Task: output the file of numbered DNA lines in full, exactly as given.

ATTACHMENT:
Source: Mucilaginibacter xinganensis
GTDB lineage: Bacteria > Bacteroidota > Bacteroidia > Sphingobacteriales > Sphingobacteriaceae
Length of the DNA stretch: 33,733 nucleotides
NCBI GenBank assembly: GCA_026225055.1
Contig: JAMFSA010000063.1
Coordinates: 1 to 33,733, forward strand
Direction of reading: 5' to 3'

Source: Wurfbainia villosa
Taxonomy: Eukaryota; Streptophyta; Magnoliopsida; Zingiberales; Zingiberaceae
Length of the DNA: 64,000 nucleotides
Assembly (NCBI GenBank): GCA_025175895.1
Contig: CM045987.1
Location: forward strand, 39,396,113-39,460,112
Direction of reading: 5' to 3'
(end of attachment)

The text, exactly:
Source: Mucilaginibacter xinganensis
GTDB lineage: Bacteria > Bacteroidota > Bacteroidia > Sphingobacteriales > Sphingobacteriaceae
Length of the DNA stretch: 33,733 nucleotides
NCBI GenBank assembly: GCA_026225055.1
Contig: JAMFSA010000063.1
Coordinates: 1 to 33,733, forward strand
Direction of reading: 5' to 3'

Source: Wurfbainia villosa
Taxonomy: Eukaryota; Streptophyta; Magnoliopsida; Zingiberales; Zingiberaceae
Length of the DNA: 64,000 nucleotides
Assembly (NCBI GenBank): GCA_025175895.1
Contig: CM045987.1
Location: forward strand, 39,396,113-39,460,112
Direction of reading: 5' to 3'